Drishyam 2, Jeethu Joseph’s follow-up to his 2013 blockbuster, Drishyam, begins with a criminal, Jose (Ajith Koothattukulam), running in disorderly haste chased by the guilt of accidentally killing his brother-in-law in the silence of the night. As he halts for a moment near an under-construction site of a police station, he catches a glimpse of the protagonist, George Kutty (Mohanlal), inside the unfinished building, with a spade in his hand. This image makes viewers of the first insalment recall the cover-up that George had done to save his family. Later in the film, the same criminal will play an important role in inadvertently complicating and creating even more trouble in the now placid and seemingly contended life of George Kutty’s family. The sins from the past will soon revisit the family and will once again test their tenacity. George will once again have to prepare himself up and use all his tricks and ploys to save himself and his family from the far-reaching grip of the law…. The film, while having its moments, fails, however, to reach the high standards of the 2013 edition.
Drishyam 2, streaming on Amazon Prime Video, sees George Kutty as a well-to-do businessman, who owns a cinema hall that is generating good business. His two daughters, Anju (Anisba) and Anu (Esther Anil), are grown-up pursuing higher education while his wife, Rani (Meena), single-handily manages the household chores. But what appears to be a seemingly happy family is blotted by the irreparable wound of culpability beneath the surface that often torments their ‘well-balanced’ life. The very sight of the police triggers episodes of seizures in Anju; Rani is unable to find an alliance for the marriage her elder daughter because of the bitter incident from the past; people in the small town continue to gossip about George Kutty’s ‘innocence’. Newer characters such as the bickering neighbours, Saritha (Anjali Nair) and Sabu (Sumesh Chandran), an experienced and ageing screenplay writer, Vinaychandran (Saikumar), and the Inspector General of Police, Thomas (Murali Gopi,) are introduced early within the narrative to be used in the payoff later on in the film. And meanwhile, Jose has returned to the small town after serving a sentence of six years for accidentally committing a murder. He is finding it difficult to financially establish himself in society and live a happy life with his family…
In the earlier film, Jeethu had diligently begun the film as a family drama, wherein the first half of the film was structured with enjoyable and day-to-day moments with the family before he shifted the tone of the film to a darker and murkier area. Using the same successful formula, he has tried to employ a similar pattern in the sequel as well but this time the impact is diluted. This time you feel that he film takes far too long to finally get going. With its lengthy duration of two hours and thirty-three minutes, it appears this time that the director-writer has not utilized his writing skill well enough to properly structure the narrative and carefully and innovatively weave each of the plot points and twists effectively into the story. Logic and credibility, too, take a beating in some areas of the film while the film lacks psychological depth. The film finally moves into thriller and suspense territory only after we have invested about two hours into the film. And even as it gets into gear, Drishyam 2 tries to do too much in its remaining bits before its screen time runs out. What’s more, the suspense, too, is not consistent enough to build up into an engrossing enough climax. Joseph does salvage the film somewhat though the startling finale but…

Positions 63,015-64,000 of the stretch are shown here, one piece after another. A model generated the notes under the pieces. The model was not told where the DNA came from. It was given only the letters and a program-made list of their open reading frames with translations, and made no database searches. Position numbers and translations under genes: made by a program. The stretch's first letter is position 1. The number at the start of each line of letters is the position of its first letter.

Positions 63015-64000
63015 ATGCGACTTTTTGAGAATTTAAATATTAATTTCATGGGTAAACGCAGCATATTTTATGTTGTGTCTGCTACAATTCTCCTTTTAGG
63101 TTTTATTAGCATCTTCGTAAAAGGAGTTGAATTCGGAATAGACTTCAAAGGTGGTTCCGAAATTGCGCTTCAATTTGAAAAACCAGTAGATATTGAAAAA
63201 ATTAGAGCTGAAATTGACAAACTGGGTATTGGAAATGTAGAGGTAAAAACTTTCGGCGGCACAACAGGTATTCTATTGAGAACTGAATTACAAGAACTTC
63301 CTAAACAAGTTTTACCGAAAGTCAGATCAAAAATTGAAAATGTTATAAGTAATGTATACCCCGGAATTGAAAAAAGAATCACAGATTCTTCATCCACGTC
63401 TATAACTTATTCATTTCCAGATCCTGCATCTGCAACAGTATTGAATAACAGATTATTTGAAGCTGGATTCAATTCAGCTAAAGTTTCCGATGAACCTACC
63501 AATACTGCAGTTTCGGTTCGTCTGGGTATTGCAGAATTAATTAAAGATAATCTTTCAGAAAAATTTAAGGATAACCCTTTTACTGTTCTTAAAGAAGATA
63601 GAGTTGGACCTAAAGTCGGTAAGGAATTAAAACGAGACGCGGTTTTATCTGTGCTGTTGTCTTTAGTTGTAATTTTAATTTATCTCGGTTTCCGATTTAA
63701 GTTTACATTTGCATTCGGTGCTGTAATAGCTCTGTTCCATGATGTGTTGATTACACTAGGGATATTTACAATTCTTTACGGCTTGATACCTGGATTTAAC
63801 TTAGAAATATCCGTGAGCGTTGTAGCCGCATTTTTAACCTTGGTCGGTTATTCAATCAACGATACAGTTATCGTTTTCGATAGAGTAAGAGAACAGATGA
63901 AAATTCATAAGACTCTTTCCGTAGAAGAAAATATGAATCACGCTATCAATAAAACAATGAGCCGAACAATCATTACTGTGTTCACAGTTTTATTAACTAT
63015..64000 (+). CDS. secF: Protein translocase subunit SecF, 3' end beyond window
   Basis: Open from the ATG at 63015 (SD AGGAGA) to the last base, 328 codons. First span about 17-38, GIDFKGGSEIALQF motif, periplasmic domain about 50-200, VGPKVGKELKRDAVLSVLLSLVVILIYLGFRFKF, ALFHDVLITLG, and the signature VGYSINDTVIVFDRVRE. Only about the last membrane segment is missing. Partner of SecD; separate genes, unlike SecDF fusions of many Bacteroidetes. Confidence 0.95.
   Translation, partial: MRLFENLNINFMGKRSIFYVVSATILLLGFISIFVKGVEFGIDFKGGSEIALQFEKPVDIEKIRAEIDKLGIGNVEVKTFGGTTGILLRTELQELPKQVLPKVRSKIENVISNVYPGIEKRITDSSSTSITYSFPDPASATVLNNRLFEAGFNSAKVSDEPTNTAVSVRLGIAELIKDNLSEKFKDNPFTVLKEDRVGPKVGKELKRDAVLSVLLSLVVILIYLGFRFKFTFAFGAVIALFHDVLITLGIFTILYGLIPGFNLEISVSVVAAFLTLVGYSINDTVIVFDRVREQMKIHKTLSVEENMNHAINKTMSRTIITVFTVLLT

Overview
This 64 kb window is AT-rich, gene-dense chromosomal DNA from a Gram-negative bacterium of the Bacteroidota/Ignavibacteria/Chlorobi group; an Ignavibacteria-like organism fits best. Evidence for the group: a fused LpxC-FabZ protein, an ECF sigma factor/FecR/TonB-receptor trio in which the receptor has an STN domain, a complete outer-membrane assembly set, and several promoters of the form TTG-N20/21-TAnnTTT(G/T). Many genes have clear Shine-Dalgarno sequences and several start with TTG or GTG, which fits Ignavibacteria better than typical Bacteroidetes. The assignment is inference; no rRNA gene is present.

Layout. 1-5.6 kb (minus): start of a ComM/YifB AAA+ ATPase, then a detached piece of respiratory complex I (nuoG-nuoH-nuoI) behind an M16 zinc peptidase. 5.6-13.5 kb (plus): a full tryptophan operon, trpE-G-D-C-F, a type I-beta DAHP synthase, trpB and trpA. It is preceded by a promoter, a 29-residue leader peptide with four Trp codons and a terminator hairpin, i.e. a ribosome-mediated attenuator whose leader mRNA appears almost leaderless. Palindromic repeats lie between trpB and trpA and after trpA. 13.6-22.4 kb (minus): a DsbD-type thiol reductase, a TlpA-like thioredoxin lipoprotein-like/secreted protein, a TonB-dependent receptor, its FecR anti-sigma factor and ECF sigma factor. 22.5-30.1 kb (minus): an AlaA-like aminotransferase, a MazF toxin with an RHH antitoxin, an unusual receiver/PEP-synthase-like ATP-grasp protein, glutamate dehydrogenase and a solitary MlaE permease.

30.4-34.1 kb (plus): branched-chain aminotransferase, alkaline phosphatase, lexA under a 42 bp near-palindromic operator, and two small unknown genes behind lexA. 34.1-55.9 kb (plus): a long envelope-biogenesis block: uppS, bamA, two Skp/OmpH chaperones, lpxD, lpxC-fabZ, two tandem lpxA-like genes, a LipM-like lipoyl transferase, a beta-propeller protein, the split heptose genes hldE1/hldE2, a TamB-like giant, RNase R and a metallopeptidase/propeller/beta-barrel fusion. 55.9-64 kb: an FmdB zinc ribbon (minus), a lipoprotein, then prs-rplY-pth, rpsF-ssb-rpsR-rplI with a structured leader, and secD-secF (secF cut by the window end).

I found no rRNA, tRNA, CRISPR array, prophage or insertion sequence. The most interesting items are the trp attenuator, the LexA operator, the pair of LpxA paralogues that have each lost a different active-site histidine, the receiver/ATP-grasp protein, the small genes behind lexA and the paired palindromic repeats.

If the writing and plotting let the film down, Mohanlal lifts it a notch or two with his expectedly expert act. Once again he plays the role of George Kutty with aplomb and ensures we are rooting for him throughout the film. This is a character he has beautifully made his own. His screen chemistry with his wife and children is well apparent and we feel for them as they confront all their obstacles. In terms of other performances, all the secondary characters have also played their role with grit and conviction. But the character of the female cop played Asha Sarath is poorly sketched – a far cry from the original film where her role had much weightage and relevance to the plot line.
The background score of the film by Anil Johnson has been utilized extensively to evoke a sense of happiness, sadness, and suspense in equal measure, often to make up for surprisingly lesser-than-effective cinematic craft. Except for the inter-cutting of the scene in the courtroom sequence in the climax and a few effective slow-motion shots to elicit a feeling of elation and surprise from the viewers, the technical departments are not fully exploited for leveraging the storytelling.
Finally though, the film fails to live up to the expectation that has been built up from its predecessor. The consistent performances by the cast and its dramatic finale appear to be the saving graces but otherwise the film is a disappointing watch.
Malayalam, Thriller, Drama, Color